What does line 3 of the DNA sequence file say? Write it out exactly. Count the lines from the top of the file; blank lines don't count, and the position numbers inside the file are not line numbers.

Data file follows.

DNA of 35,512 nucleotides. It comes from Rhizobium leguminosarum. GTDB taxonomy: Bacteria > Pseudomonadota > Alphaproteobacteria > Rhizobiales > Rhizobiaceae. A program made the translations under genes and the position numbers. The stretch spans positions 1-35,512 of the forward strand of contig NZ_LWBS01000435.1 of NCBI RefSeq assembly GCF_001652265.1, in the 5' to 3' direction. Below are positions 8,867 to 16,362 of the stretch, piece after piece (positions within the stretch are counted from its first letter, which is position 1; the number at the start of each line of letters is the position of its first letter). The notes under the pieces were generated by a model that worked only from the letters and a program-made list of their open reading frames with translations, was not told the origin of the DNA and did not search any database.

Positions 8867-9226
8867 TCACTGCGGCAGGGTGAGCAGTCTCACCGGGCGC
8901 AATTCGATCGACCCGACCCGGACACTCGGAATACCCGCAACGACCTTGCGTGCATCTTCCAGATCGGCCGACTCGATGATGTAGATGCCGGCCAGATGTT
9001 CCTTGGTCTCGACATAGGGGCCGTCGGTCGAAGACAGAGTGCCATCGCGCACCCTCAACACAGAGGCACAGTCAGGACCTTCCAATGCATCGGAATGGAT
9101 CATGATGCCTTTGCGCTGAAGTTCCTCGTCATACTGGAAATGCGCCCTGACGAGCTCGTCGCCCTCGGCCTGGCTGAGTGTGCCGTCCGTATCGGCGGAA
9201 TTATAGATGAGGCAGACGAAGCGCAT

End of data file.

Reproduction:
8867 TCACTGCGGCAGGGTGAGCAGTCTCACCGGGCGC